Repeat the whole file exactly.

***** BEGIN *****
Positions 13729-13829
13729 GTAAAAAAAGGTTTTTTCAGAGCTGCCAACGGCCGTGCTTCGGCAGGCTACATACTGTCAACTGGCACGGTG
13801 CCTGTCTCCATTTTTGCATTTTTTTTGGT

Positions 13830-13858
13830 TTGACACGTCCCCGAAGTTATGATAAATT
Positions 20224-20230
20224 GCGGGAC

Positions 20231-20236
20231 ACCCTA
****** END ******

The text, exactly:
Positions 13729-13829
13729 GTAAAAAAAGGTTTTTTCAGAGCTGCCAACGGCCGTGCTTCGGCAGGCTACATACTGTCAACTGGCACGGTG
13801 CCTGTCTCCATTTTTGCATTTTTTTTGGT

Positions 13830-13858
13830 TTGACACGTCCCCGAAGTTATGATAAATT
Positions 20224-20230
20224 GCGGGAC

Positions 20231-20236
20231 ACCCTA